We start out in the Super Sekrit Lair of Magneto, also known as SSLoM and get to meet Toad. He’s busy painting Magneto’s Super Sekrit Machine Thing and spares Sabretooth a snide little comment about bringing someone back with him, which Sabes so obviously didn’t. The conversation between Sabes and Mags is just as generic as it is in the movies, then we move on to a new scene and the mansion.

Logan wakes up on a slab to find a beautiful woman (“ZOMG she is the most prettiest face I have ever seen EVAR! And she smells like what I would imagine Edward Cullen to smell like! All sunbeams and honey, and ACK! Why is she putting a needle in my arm?! KILL TIMEZ!”)

Logan freaks, almost strangles Jean, then gets the heck outta there. He finds an elevator and takes it to Floor One: Student Department. He wanders, trying to find a way out, and is drawn by the sound of voices. Peering into one of the rooms, he sees another gorgeous woman with dark skin and snow white hair teaching a class. WTH? Is this a supermodel training camp? Did he die and this is heaven? If this is heaven, why are there so many kids in that room?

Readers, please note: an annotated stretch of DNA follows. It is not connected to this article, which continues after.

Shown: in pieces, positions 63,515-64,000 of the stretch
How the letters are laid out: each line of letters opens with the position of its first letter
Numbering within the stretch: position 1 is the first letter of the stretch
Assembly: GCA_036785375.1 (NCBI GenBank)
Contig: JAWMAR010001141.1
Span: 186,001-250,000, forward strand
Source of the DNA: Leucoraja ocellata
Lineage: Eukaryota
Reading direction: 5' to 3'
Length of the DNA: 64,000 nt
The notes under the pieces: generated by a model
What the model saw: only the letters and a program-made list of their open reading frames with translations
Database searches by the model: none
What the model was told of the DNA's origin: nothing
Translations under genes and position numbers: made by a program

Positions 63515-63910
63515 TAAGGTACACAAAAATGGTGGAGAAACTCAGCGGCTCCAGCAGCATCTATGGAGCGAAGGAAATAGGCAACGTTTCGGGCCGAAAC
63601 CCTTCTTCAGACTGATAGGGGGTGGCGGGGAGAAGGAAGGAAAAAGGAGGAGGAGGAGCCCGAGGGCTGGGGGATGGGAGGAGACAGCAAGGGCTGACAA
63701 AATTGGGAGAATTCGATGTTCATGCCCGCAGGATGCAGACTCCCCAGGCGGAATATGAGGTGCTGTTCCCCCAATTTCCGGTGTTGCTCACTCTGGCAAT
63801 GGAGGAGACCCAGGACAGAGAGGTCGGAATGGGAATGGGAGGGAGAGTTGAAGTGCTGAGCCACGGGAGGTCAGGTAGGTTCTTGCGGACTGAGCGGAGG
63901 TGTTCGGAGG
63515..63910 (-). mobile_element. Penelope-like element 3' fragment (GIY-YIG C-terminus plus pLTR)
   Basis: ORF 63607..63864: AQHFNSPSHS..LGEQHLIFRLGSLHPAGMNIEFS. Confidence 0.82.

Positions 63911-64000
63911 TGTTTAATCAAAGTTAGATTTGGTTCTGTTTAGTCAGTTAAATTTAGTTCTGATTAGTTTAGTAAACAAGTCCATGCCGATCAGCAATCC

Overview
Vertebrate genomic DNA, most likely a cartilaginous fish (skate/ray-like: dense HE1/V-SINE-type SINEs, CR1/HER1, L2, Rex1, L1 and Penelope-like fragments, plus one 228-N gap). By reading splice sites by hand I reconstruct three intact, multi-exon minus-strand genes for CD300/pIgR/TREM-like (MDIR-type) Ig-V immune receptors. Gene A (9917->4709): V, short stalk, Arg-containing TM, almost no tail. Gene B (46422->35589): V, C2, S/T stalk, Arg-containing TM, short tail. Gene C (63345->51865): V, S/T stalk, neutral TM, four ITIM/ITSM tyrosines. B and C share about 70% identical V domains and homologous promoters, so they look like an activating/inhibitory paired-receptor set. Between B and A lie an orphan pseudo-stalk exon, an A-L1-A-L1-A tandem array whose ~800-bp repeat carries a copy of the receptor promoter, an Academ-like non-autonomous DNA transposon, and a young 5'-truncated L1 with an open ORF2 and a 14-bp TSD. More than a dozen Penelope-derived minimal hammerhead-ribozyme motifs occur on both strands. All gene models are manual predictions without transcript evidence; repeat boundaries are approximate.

Oh, snap! The elevator is dinging! Someone is coming after him. He must flee! And flee he does, right into the professor’s office in the middle of yet another class. Xavier excuses the kids so the big boys can have grown-up talk, and Logan just about craps himself when Kitty runs out through the door. Like, as in the literal sense.

Once they are alone, Xavier explains who he is, tells Logan where he is now, and tells him he thinks Logan will be safe there from Magneto. When Logan asks, “What’s a magneto?” Xavier goes on the explain about his old friend and how he’s uncertain why Erik is after Logan. Then in comes the black supermodel and the (sooooo preeettttyyyyy) Cullen-esque doctor from the basement. With them is some dude with freaky red sunglasses, and Rogue. Xavier introduces them with some funky names, but Logan just wants to nom on jean’s face so he really doesn’t care about anyone else. Except maybe Rogue, who he suddenly feels protective of.

Rogue says she’s staying and Logan’s fine with that. It means he can move on without feeling guilty. So he starts to take off but Cyke tries to stop him and a throwdown begins. It would have been good, too, if Dr. Jean smell-nummy Grey hadn’t stepped in. Logan knows Cyke’s her BF just from the body language, but unless he’s reading her signals wrong, he’s pretty sure she digs him, too.